• Research mentorship from a specific member of the division
  • Crognale Award: $3,000 per fellow for sponsored project, from divisional funds

Research within CHOP

CHOP’s Research Institute unifies all research activities at the hospital. It is comprised of nine Centers of Emphasis and 16 multidisciplinary Research Affinity Groups. One or more DoEM faculty are members of several of these Centers of Emphasis.

CHOP Centers of Emphasis

Resources within each center include research coordinators, biostatistical support, grant writing support, and dissemination of information through social and traditional media. The centers are:

Current fellows

Third-year fellows

Christopher Gaw

Christopher Gaw

Children's Hospital of Philadelphia

Medical school
Perelman School of Medicine at the University of Pennsylvania

Lauren Palladino

Lauren Palladino

Yale New Haven Children's Hospital

Medical school
Jacobs School of Medicine and Biomedical Sciences at the University at Buffalo

Kaleena Patel

Kaleena Patel

UT Southwestern/Children’s Health

Medical school
Keck School of Medicine of the University of Southern California

Casey Pitts

Casey Pitts

Children's Hospital of Philadelphia

Medical school
Albert Einstein College of Medicine

Jasmine Umana

Jasmine Umana

University of Chicago

Medical school
University of Chicago Division of the Biological Sciences The Pritzker School of Medicine

Second-year fellows

Priyanka Joshi

Priyanka Joshi

Children's Hospital of Philadelphia Pediatrics Residency Program

Medical school
George Washington University School of Medicine and Health Sciences

Jessica Kelly

Jessica Kelly

Brown University/Hasbro Children's Hospital

Medical school
University of Massachusetts

Christopher Miller

Christopher Miller

McGaw Medical Center of Northwestern University

Medical school
Emory University of Medicine

Tyler Rainer

Tyler Rainer

Boston Combined Residency Program

Medical school
Lewis Katz School of Medicine at Temple University

Maria Quidgley-Martin

Maria Quidgley-Martin

Children's Hospital of Philadelphia

Medical school
University of Pittsburgh School of Medicine

First-year fellows

Brittany Guttaudria

Brittany Guttaudria

Children's Hospital of Philadelphia

Medical school
Donald & Barbara Zucker School of Medicine at Hofstra/Northwell

Keven Cabrera

Keven Cabrera

Children's Hospital at Montefiore

Medical school
Donald and Barbara Zucker School of Medicine at Hofstra/Northwell

Erin Sieke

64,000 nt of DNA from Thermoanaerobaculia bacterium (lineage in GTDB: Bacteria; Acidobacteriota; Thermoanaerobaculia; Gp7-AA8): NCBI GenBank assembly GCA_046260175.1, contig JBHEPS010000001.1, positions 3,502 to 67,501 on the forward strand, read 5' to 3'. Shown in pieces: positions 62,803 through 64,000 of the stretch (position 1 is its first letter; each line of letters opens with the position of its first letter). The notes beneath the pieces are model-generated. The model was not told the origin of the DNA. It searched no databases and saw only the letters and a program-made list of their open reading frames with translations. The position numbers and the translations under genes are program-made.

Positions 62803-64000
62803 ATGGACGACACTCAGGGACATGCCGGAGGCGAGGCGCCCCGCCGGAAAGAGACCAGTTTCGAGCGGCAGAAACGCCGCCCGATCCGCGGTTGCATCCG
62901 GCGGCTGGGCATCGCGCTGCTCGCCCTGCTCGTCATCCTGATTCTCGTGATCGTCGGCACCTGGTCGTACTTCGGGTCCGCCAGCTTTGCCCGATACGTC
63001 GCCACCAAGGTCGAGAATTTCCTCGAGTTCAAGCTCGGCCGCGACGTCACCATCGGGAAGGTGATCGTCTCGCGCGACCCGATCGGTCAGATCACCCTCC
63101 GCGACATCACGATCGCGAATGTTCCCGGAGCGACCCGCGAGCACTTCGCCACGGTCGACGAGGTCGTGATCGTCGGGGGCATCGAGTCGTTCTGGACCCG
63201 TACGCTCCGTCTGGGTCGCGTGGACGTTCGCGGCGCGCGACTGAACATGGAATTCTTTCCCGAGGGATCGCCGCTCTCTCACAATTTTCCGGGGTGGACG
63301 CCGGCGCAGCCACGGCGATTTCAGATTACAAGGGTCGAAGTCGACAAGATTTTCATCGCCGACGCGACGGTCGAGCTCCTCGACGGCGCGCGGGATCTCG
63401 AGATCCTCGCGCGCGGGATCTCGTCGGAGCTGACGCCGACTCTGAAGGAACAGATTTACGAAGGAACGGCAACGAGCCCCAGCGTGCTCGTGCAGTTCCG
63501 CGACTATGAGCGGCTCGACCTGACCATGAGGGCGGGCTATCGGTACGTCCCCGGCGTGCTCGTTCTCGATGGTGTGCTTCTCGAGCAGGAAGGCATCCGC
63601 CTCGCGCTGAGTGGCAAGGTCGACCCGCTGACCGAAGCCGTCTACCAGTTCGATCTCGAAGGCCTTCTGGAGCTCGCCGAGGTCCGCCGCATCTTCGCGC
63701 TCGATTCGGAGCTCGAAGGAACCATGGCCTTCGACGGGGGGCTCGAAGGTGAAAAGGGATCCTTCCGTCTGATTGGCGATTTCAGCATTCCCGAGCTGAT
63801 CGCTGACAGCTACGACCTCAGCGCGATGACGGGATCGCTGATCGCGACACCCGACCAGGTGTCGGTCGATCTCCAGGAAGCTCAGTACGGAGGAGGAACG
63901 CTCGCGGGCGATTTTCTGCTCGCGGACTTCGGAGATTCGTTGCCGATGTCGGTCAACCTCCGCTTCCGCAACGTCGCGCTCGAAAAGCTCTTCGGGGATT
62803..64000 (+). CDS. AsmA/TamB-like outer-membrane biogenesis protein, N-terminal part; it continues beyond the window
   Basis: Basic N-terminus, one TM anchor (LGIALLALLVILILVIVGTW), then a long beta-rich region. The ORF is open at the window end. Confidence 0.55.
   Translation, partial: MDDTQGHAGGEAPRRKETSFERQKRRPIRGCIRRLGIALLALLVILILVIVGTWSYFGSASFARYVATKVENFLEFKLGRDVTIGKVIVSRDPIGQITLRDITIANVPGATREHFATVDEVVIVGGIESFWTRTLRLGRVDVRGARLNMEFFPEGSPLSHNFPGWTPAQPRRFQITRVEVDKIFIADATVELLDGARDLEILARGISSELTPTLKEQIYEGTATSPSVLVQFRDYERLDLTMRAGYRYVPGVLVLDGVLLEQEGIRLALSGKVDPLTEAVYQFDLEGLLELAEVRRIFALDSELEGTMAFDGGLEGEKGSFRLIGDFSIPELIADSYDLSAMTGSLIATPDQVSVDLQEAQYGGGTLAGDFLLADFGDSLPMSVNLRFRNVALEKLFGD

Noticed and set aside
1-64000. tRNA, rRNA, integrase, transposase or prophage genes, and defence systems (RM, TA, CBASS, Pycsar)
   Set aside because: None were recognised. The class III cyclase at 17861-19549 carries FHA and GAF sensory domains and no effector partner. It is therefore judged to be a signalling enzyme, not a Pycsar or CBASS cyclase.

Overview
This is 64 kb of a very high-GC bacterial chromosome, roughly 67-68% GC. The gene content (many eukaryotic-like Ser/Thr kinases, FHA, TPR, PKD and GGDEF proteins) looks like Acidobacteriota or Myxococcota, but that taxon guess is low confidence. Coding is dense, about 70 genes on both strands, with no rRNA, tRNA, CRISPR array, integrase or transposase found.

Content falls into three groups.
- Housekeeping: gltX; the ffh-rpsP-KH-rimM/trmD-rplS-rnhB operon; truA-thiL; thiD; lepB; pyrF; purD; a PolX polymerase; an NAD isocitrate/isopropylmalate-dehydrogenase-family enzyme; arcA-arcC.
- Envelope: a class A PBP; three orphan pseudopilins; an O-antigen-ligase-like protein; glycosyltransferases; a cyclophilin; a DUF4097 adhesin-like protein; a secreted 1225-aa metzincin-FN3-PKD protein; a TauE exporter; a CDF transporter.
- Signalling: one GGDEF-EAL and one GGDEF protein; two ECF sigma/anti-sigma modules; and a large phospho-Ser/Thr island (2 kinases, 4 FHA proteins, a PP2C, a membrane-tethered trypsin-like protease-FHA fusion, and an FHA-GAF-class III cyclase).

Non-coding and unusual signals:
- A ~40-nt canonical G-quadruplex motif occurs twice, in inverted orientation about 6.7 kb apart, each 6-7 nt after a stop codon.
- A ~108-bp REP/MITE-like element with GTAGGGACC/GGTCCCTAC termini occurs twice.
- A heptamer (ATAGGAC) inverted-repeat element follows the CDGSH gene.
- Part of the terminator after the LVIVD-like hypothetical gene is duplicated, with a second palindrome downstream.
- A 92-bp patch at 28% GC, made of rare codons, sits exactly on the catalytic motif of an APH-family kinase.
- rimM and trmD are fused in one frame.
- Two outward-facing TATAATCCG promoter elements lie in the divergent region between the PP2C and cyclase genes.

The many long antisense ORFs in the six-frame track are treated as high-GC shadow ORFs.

Erin Sieke

Children's Hospital of Philadelphia

Medical school
Cleveland Clinic Lerner College of Medicine

Beverly Aiyanyor

Beverly Aiyanyor

Boston Combined Residency Program - Urban Health and Advocacy Track (Boston Children’s Hospital and Boston Medical Center)

Medical school
Northwestern University Feinberg School of Medicine

Polina Krass

Polina Krass

Children's Hospital of Philadelphia

Medical school
Medical School New York University School of Medicine

How to apply

Our three-year fellowship seeks physicians who will have completed three years of training in an accredited residency program in pediatrics or emergency medicine. Our fellowship program participates in the National Resident Matching Program and the ERAS universal application process. We will not accept fellows outside of the NRMP and can’t accept candidates with J-type VISAs.

For an application and to upload documents, please visit

Program requirements

  • Completed online application
  • Current photograph (released only after interview is offered)
  • Personal statement
  • Three letters of recommendation
  • Dean's letter
  • Medical school transcript
  • Parts 1, 2 and 3 of the USMLE, taken within the seven-year time frame as required by the Commonwealth of Pennsylvania, or equivalent scores
  • If a graduate of a medical school outside the United States, Canada or Puerto Rico, valid ECFMG certificate or one that does not expire prior to the start of the fellowship

Deadline for applications

The deadline for completed applications is August 31. The fellowship directors will review completed applications, and selected candidates will be invited to interview during the months of September and October.

Other requirements

To carry out its mission, it is of critical importance for the Children’s Hospital of Philadelphia (CHOP) to keep our patients, families and workforce safe and healthy and to support the health of our global community. In keeping with this, CHOP has mandated all workforce members (including trainees) on site at any CHOP location for any portion of their time be vaccinated for COVID-19 as a condition of employment.

This mandate also applies to workforce members or trainees performing work for CHOP at non-CHOP locations. Additionally, all workforce members based in or regularly scheduled to work at any New Jersey location are mandated to be both vaccinated and boosted for COVID-19, with booster timing consistent with applicable guidelines. The CHOP COVID-19 vaccine mandate is in alignment with applicable local, state and federal mandates. CHOP also requires all workforce members and trainees who work in patient care buildings or who provide patient care to receive an annual influenza vaccine. Employees may request exemption consideration for CHOP vaccine requirements for valid religious and medical reasons. Please note start dates may be delayed until candidates are fully immunized or valid exemption requests are reviewed. In addition, candidates other than those in positions with regularly scheduled hours in New Jersey, must attest to not using tobacco products.

Children's Hospital of Philadelphia is an equal opportunity employer. We do not discriminate on the basis of race, color, gender, gender identity, sexual orientation, age, religion, national or ethnic origin, disability, protected veteran status or any other protected category. CHOP is a VEVRAA Federal Contractor seeking priority referrals for protected veterans.

CHOP is committed to building an inclusive culture where employees feel a sense of belonging, connection, and community within their workplace. We are a team dedicated to fostering an environment that allows for all to be their authentic selves. We are focused on attracting, cultivating, and retaining diverse talent who can help us deliver on our mission to be a world leader in the advancement of healthcare for children.

We strongly encourage all candidates of diverse backgrounds and lived experiences to apply.

More information

For information or questions about the Pediatric Emergency Medicine Fellowship, please contact Star Benford-King at If interested in an elective rotation at our institution please contact Ashley Shemonsky and Dr. Eva Delgado

Next Steps